Best time to view fall red leaves in Japan

Japan’s autumn begins when momiji begins to show, first on the northern island of Hokkaido in September, slowly meandering down the length of the nation.

Depending on where (and the altitude) you are, the foliage can last from September through late November. As fall colors adorn temples and shrines, and mountains and gorges across the country, if there is a particular area of Japan you plan to visit this fall, make sure to plan your trip around respective foliage forecasts!

Niseko, Hokkaido
Mid October

The window during which the vegetation in Niseko changes color is just 2 weeks. 

Hiking is the most rewarding way to see the colorful leaves in the mountains. Actually, many people come to Niseko just for the mountains and the hiking on Mount Yotei and Annupuri every year.

Annupuri is good for day outings – there are 4 main climbing routes. One is via the summer gondola that depart from the Hirafu Mountain center, the trekking features educationaly display boards in the forest.

You may also take the summer gondola from Niseko Annupuri International Ski Area at start trekking at a higher point to the top of Annupuri (or just stop at the vieweing platform and take in the magnificent panorama.

The views across the valley towards Mt. Yotei are nothing short of magical).

Or for those who prefer to trek from the base all the way to the submit, access the trails from the Goshiki Onsen campsite.

Goryu and Happo, Hakuba, Nagano
Mid to late October

Goryu and Happo area, being home to one of Japan’s largest ski resorts, boasts breathtaking views of Hakuba’s huge mountain range, the Northern Alps.

Comes fall time, the leaves turn a vibrant mix of mixed yellow, orange and red.

On a clear day at sunrise, you’d be totally transfixed by the blissful scene viewed from the Hakuba Goryu Tele-Cabin at 1500m above sea level, overlooking Mount Goryu and Mount Shirouma.

Relaxed trekker staying near Happo One would want to check out the beginner trail that starts at Kurobishidaira at 1700m. 3 hours’ walk enjoying views of the Shirouma Three Mountains, will you to the famous viewing platform at Happo Pond.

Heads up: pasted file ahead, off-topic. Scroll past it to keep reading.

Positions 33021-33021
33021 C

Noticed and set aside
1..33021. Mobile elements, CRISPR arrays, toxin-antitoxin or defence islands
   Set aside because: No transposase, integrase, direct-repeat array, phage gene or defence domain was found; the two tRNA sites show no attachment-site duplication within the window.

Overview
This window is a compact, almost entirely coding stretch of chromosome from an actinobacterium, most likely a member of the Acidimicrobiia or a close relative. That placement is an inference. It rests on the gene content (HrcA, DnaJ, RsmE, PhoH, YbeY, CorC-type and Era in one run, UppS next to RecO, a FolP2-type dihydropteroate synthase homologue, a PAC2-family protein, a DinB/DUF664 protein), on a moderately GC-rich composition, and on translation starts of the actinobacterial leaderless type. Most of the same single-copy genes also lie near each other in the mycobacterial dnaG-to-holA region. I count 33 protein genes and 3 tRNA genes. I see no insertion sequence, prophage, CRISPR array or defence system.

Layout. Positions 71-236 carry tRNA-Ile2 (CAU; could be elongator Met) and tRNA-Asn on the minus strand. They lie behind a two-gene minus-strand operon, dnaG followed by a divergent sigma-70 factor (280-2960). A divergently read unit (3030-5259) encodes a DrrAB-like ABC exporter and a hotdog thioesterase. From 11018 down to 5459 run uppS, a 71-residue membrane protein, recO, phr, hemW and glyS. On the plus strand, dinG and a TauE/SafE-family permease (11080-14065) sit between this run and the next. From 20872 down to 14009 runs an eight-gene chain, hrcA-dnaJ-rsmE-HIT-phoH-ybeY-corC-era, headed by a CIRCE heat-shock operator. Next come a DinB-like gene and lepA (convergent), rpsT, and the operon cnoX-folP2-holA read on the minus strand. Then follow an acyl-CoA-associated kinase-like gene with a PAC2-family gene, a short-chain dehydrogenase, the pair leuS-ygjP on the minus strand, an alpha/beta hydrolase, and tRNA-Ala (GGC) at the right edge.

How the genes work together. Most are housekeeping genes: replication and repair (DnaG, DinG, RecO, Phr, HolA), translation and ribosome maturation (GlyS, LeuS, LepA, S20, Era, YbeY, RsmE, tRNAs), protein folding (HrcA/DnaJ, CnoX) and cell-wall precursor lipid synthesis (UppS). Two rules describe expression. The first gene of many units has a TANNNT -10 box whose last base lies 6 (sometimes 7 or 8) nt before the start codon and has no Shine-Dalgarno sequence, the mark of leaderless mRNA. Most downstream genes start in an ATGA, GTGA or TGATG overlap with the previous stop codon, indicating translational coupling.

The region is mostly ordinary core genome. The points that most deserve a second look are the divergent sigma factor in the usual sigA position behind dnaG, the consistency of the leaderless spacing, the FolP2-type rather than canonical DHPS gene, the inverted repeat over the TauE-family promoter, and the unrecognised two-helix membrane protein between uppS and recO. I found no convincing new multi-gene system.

If a hiking trip sounds too much, take a stroll in the Tsugaike Nature Park, which stretches on the side of Mount Norikura overlooking the Shirouma Three Mountains. In October, leaves at the upper part of the hills turn red while the lower part is still green, while the Shirouma Three Mountains in the distance starts receiving snow fall.

It is a photographer’s dream.

Happo Pond is a very popular day hike in Hakuba during the warmer months. There is a viewing platform and cafeteria at the top of the Gondola Adam station overlooking views like this. 📸 Zekkei Japan
Karuizawa, Nagano
Mid October to early November

Fall time comes early in Karuizawa, a mountain resort town an hour from central Tokyo, which is at an altitude of 1000m on average. Starting mid October, visitors flock to the lake and pond sides for momiji viewing.
One popular spot for the activity is Kumobaike Pond (雲場池, nicknamed “Swan Lake”).

Maple trees first redden in October, and they are soon joined by the larch trees later in Novermber, complimented with moving pampas grass, and bright red dodan-tsutsuji shrubs for a picture-perfect scene.